The potential of a hybrid construction is not only an invention of the 21th century, but also connected to indigenous buildings in several places. Wooden structures gradually were covered with stone for better fire protection but also, to get a new appearance. This potential should be discovered to link a replacement building to the location Visp.
Visp is a small town in the canton Valais in Switzerland. Located in a narrow valley this german speaking location has always been affected by the Italian immigrant. The high mountains, the dry weather and southern sun create a special atmosphere that can’t be found anywhere else in Switzerland.
The idea of rediscovering an old construction or even better, to rediscover a rural construction concept that has more or less no usage in contemporary architecture was one the main impulse to do this project. Another important point was the fact that the most of the houses built in Visp within the last couple of years doesn't really react to this location. I wanted to work with the idea of the "critical regionalism" by Kenneth Frampton to create a project that has its roots in the local situation (wood) , but also imports something (stone).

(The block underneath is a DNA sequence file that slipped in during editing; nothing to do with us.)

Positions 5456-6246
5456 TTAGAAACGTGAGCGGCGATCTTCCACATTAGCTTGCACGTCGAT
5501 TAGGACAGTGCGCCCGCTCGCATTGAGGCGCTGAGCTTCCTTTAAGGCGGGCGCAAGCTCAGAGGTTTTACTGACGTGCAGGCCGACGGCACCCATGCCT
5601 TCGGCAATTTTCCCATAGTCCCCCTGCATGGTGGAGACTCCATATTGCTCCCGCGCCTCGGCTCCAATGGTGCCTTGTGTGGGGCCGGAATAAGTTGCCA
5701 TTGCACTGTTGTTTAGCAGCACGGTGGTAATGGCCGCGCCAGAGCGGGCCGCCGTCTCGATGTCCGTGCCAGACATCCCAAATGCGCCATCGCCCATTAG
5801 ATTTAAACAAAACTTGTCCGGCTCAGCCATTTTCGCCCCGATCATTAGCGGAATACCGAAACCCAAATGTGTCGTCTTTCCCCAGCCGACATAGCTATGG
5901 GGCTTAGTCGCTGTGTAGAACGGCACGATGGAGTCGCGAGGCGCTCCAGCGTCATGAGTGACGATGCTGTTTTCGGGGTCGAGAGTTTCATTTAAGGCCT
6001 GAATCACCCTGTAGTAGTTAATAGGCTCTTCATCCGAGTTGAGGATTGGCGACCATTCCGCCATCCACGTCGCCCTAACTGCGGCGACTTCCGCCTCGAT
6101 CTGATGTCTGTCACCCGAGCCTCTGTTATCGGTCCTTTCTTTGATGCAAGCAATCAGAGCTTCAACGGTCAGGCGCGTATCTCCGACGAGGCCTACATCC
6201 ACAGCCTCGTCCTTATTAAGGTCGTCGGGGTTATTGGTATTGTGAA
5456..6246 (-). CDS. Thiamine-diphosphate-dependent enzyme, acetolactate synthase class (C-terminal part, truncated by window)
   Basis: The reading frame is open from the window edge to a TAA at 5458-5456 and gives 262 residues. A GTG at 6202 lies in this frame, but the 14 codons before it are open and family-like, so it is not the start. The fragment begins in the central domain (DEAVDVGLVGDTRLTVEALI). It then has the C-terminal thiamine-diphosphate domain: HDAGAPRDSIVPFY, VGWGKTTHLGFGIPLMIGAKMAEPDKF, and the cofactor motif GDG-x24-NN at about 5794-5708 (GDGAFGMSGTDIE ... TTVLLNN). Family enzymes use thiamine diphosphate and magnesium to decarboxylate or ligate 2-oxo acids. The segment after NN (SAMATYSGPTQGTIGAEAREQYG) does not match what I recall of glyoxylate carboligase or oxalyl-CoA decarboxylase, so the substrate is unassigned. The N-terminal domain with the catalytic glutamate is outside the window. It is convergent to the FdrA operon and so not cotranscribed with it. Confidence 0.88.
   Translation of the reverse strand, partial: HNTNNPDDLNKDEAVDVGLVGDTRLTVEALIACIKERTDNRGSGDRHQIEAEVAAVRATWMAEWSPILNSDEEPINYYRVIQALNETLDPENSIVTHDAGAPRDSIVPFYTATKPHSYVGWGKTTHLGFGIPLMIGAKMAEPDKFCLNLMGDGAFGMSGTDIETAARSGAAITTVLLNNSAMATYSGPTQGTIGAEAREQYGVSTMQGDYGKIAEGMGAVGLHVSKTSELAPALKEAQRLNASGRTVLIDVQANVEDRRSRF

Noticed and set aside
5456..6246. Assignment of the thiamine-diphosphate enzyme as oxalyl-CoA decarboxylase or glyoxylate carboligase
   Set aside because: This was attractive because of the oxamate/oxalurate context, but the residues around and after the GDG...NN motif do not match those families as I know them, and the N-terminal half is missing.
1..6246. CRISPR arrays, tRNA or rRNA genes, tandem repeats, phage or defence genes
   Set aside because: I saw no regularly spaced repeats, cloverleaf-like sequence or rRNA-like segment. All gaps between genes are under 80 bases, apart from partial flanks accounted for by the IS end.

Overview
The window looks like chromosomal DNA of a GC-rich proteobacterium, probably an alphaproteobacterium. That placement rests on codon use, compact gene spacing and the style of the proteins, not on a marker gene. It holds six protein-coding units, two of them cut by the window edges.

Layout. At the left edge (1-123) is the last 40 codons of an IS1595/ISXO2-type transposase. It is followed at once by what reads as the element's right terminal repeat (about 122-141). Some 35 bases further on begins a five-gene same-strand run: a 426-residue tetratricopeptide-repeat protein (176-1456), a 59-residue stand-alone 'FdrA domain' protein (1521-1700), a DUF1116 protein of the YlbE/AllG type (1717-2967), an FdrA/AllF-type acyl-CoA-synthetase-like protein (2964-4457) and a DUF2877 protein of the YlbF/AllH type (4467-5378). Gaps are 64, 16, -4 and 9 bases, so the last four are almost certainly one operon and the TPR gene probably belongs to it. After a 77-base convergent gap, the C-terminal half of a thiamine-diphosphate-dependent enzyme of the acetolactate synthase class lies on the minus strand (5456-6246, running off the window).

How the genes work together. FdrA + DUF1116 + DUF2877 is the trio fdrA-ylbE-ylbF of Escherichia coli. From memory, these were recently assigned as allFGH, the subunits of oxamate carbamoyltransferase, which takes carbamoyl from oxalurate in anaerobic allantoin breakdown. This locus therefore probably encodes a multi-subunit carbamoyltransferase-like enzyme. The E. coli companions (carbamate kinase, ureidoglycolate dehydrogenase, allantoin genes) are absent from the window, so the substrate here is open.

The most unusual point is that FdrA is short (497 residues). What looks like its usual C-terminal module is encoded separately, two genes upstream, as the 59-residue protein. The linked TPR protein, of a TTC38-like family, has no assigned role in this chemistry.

As hybrid constructions are also common the area i grew up, i wanted to test if it's possible to use this old concept of wood and stone not only for ecological reason but also for its aesthetic and meaning aspects.
With his master thesis Rudolf Gysel not only succeed to develop a hybrid building out of the regional context, but also generating spatial quality with the constructional connection between timber and massive construction. Especially he shows with this work, how to enrich the traditional, regional architecture with an open, supraregional view. In this spirit his design stands for a successful, inspiring example of the critical regionalism in the meaning of Kenneth Frampton.